Breath Test Being Developed To Detect Lung Cancer
Lung tissue is very delicate, allowing disease to spread quickly. As with all cancers, early detection for lung cancer is critical to long-term survival. Lung cancer is the number one cause of cancer death, regardless of gender or ethnicity. Unfortunately, diagnosing lung cancer involves extensive imaging, biopsies, and sputum cytology, which aren’t performed until after the patient becomes symptomatic. However, a new diagnostic tool could diagnose lung cancer in a much less invasive fashion, using only a sample of the patient’s breath. The research was presented at the meeting of the American Society for Clinical Oncology in Chicago.
The device is called Nanoscale Artificial NOSE (NA-NOSE) and uses gold nanoparticles to detect compounds in the breath that indicate lung cancer. Not only that, but it could also detect how advanced the disease is. This device was inspired by the ability of dogs, fruit flies, and other organisms to “sniff out” disease.
In one of the most recent studies, the device was tested on a 80 individuals with lung cancer and 31 people with chronic obstructive pulmonary disease (COPD). COPD is non-cancerous, but can impede breathing and lead to a persistent cough. NA-NOSE was able to correctly differentiate between those with lung cancer and those with COPD around for about 85% of the trials. It was also 79% accurate in determining the stage of the cancer. Other studies with the device have shown similar results.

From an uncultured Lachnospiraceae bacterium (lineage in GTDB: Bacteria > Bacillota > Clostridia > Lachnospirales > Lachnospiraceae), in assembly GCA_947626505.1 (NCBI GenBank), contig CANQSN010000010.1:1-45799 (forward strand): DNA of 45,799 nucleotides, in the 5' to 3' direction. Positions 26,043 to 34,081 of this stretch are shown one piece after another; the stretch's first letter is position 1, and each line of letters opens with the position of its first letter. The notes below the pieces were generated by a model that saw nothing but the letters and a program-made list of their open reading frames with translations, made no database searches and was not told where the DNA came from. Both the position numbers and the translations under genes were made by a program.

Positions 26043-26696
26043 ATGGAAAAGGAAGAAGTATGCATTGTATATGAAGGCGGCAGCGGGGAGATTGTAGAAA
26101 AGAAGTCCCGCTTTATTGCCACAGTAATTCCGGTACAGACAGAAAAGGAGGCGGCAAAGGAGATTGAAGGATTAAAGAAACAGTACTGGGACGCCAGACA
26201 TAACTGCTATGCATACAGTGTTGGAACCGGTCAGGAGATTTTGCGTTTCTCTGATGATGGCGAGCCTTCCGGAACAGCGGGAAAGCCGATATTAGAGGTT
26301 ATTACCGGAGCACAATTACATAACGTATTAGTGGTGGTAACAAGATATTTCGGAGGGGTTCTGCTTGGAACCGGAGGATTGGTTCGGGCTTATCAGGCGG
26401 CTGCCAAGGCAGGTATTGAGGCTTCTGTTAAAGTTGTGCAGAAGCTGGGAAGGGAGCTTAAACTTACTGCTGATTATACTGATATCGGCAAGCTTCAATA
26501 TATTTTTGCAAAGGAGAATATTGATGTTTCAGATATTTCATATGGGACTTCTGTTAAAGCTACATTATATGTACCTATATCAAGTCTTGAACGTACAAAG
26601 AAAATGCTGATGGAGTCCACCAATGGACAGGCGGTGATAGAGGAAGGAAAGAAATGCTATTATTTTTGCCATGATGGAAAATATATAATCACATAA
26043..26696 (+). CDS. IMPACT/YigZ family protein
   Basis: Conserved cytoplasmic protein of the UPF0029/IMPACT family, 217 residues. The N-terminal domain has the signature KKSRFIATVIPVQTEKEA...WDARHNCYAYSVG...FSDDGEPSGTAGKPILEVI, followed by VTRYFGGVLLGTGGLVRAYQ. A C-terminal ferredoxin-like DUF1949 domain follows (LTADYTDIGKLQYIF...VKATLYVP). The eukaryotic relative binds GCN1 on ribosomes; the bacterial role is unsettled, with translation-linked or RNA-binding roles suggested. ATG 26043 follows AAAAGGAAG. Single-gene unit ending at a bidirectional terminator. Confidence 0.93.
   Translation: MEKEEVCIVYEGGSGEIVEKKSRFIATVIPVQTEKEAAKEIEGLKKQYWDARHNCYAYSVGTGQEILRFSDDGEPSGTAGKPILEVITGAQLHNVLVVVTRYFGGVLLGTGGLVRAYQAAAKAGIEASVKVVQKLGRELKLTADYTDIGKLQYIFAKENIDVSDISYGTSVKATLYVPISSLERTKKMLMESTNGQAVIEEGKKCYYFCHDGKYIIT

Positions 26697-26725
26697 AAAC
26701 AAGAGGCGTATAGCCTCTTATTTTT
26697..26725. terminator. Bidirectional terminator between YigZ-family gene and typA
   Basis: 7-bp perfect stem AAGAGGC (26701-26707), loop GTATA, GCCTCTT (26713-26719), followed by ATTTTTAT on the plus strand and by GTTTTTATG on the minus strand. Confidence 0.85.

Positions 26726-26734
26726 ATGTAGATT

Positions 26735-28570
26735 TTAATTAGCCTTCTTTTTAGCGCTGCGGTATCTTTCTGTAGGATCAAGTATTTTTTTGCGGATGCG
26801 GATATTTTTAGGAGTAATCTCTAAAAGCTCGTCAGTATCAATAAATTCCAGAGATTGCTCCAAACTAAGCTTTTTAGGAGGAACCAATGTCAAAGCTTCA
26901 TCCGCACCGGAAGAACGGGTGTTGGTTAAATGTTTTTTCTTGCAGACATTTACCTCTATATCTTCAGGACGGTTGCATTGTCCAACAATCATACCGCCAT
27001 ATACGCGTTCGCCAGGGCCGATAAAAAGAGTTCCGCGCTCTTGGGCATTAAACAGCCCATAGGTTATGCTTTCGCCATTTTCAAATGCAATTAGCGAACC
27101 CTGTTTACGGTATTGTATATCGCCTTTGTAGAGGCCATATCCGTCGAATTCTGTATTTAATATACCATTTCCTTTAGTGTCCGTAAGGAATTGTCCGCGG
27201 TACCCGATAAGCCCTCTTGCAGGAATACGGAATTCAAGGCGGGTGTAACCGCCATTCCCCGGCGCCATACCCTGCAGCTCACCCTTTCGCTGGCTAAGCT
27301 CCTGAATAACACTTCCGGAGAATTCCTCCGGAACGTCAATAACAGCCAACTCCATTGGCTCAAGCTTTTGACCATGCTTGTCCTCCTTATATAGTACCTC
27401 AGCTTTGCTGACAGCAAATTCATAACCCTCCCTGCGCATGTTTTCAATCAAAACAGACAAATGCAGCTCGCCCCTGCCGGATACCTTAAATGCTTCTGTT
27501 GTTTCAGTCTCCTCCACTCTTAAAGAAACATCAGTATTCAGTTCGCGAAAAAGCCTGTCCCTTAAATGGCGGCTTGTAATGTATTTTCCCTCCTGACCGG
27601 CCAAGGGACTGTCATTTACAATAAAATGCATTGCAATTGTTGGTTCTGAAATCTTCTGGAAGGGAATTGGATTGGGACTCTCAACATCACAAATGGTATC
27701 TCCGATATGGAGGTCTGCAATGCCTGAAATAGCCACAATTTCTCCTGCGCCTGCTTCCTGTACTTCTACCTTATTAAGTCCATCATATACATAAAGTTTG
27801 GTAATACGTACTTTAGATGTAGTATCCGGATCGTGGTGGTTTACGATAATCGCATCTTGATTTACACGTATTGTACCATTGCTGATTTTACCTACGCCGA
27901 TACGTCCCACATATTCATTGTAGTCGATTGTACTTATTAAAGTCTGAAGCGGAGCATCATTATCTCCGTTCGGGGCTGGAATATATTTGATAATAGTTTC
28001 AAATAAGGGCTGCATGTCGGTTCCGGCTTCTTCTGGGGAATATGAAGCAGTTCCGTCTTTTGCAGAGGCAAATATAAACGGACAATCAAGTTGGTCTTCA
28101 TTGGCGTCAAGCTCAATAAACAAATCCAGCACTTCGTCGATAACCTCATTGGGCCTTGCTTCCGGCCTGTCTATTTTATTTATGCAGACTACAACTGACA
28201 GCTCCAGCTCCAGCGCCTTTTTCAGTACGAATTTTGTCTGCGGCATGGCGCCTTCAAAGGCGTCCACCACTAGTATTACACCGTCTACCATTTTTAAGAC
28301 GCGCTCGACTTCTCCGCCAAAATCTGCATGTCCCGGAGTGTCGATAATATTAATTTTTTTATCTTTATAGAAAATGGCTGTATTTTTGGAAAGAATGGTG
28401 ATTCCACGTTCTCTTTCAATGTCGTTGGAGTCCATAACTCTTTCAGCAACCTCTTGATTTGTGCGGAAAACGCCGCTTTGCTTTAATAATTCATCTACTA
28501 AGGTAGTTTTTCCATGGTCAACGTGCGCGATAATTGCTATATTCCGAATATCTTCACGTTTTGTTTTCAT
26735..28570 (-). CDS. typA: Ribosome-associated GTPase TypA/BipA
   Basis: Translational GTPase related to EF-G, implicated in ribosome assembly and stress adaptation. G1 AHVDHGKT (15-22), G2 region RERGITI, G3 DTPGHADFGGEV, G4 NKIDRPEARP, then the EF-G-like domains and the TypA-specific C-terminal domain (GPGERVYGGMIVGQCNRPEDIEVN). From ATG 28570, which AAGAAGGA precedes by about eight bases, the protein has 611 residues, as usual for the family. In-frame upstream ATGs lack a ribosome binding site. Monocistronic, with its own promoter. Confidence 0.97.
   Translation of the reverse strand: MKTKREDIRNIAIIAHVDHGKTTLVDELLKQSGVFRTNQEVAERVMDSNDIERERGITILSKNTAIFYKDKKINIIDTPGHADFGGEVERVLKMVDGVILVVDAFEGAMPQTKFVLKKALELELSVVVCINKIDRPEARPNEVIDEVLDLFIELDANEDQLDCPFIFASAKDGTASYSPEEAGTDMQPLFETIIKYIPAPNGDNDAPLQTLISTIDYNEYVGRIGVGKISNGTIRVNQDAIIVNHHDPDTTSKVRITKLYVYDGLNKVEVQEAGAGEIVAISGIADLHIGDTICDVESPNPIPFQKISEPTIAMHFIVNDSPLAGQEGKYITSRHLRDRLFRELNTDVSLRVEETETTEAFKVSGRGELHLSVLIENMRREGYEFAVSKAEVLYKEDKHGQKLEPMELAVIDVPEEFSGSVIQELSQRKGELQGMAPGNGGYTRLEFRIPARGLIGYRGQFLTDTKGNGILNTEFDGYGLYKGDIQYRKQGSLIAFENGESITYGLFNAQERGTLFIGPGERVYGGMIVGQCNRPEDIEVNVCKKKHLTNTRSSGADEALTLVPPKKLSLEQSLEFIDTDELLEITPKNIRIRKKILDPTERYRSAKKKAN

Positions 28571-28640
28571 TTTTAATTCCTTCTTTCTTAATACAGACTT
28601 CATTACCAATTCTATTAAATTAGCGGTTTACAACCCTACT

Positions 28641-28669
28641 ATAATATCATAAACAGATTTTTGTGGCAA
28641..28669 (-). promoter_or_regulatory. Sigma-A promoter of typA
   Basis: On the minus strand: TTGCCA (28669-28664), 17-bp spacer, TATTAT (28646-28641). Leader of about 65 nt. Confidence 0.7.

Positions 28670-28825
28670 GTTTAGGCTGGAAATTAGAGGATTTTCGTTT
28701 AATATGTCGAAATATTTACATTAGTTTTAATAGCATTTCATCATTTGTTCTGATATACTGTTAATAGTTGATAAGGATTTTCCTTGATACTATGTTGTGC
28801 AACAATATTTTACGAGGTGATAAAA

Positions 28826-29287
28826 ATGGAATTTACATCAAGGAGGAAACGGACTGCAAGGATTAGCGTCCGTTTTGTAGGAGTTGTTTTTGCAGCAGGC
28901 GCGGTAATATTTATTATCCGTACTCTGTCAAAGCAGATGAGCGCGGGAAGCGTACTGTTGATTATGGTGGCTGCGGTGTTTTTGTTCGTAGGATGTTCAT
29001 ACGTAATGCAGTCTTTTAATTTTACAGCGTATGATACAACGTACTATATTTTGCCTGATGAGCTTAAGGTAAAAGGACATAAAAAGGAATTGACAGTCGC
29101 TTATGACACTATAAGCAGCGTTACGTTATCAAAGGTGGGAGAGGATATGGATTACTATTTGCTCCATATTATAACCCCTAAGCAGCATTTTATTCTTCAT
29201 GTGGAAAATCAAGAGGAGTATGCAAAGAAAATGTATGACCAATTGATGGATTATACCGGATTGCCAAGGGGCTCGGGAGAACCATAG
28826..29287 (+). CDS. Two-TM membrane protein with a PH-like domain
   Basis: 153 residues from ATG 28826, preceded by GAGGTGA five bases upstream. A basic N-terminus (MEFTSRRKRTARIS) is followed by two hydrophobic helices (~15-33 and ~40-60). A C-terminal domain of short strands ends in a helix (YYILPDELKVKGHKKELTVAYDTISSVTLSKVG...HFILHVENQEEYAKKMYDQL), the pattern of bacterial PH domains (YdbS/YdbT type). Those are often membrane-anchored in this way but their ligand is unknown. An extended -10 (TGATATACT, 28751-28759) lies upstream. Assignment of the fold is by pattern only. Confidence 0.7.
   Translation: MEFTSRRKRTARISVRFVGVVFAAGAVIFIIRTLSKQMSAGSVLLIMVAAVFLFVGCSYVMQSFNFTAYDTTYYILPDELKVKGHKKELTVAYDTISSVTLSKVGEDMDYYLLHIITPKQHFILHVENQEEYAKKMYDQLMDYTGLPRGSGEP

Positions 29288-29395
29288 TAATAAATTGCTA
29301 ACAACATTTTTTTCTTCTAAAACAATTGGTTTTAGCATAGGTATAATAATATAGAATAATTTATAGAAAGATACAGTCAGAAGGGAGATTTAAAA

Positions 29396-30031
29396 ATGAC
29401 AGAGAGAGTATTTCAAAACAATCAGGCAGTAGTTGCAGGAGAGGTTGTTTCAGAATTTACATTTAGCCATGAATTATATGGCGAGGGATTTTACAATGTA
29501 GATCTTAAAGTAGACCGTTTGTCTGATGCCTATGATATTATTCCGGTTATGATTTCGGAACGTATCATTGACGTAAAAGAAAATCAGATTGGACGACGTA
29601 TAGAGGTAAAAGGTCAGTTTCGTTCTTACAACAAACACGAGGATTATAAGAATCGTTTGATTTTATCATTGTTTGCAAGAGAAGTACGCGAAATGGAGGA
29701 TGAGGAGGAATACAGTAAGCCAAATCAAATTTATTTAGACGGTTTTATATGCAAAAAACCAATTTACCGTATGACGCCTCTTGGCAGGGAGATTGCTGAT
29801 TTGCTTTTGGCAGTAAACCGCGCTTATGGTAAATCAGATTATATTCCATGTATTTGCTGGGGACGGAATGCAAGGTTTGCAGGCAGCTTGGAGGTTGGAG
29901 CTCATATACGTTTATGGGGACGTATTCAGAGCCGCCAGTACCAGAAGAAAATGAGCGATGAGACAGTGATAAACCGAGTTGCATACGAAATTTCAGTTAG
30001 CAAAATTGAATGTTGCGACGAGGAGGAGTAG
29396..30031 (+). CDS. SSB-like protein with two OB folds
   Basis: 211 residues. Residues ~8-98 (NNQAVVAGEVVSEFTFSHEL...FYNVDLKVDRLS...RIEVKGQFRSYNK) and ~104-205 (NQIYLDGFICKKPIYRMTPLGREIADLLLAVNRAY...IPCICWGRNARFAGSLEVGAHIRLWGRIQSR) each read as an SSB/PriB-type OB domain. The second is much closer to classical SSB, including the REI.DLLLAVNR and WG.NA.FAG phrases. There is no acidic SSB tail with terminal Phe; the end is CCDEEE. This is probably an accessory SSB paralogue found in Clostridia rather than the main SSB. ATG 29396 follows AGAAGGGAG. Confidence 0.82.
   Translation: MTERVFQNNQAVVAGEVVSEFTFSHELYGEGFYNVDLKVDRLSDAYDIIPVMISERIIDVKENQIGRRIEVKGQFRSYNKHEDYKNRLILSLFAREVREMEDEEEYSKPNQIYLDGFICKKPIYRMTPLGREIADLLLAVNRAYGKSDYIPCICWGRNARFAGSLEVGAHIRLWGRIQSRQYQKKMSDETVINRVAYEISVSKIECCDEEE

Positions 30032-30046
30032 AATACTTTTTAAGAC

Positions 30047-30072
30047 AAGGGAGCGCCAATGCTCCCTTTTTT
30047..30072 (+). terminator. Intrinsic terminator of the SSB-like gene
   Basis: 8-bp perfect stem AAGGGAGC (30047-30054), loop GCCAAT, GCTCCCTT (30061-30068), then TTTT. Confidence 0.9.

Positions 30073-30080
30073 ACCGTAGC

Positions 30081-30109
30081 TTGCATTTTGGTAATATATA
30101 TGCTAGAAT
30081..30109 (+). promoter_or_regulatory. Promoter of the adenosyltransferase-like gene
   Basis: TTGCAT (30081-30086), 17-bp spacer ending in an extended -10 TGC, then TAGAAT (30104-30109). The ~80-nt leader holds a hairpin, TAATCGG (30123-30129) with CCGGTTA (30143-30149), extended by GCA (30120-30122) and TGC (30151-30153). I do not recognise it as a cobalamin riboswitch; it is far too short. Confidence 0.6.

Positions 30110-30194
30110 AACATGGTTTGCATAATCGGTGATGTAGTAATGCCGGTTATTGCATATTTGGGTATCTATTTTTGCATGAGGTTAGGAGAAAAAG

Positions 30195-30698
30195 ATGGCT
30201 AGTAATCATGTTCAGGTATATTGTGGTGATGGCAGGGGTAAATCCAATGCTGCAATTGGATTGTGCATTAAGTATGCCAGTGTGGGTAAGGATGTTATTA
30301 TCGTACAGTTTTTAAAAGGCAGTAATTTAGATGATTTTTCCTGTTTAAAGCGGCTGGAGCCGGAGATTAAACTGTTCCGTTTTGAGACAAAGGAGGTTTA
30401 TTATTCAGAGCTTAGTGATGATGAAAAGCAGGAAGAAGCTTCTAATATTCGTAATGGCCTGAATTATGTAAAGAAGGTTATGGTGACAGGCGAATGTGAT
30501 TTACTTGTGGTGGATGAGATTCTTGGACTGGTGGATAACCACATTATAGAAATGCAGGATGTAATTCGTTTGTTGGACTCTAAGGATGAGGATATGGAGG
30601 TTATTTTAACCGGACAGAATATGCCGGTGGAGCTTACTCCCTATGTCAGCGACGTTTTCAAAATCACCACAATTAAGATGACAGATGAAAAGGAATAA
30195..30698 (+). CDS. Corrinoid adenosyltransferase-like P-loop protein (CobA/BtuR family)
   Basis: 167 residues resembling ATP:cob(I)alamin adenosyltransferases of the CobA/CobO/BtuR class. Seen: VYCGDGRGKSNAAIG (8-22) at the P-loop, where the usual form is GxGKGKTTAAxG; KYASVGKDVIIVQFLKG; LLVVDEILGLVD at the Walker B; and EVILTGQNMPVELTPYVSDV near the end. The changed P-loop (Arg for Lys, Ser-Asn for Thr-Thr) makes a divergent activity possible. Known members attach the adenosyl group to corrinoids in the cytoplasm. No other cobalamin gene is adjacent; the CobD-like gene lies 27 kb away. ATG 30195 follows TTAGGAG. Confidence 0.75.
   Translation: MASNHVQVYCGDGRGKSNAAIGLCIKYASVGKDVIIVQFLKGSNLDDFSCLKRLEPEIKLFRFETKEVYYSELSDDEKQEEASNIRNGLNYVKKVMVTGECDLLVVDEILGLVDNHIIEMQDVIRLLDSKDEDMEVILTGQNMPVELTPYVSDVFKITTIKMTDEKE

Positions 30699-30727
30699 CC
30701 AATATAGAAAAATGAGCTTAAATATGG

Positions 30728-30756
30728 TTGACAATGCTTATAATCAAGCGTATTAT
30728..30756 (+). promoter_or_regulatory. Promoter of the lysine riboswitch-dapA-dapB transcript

While some at a higher risk for developing lung cancer have received yearly CT screenings, the images are unable to determine cancerous growths versus those that are benign. This results in a great deal of false positives which are only ruled out later after more invasive testing has been completed. While this method does catch more cases of lung cancer, it also puts a tremendous amount of stress on those who don’t have cancer, as well as taking up their time and money. Over the span of five years, it is estimated that yearly CT screenings will cost the cash-strapped Medicare $9.3 billion.
In the future, NA-NOSE could provide similar early detection screening as CT at a much cheaper rate with fewer false positives. Results would also be available almost immediately, and will not require a physician to be specialized in order to operate the device or interpret the results. The patient would merely blow up a balloon, which the medical professional would then take and run through the device, which is about the size of a desktop computer.
The researchers behind NA-NOSE claim that the applications of the device can extend beyond detection of lung cancer. It could also be used to detect other medical maladies, have uses in homeland security, and monitoring compounds in the environment as well.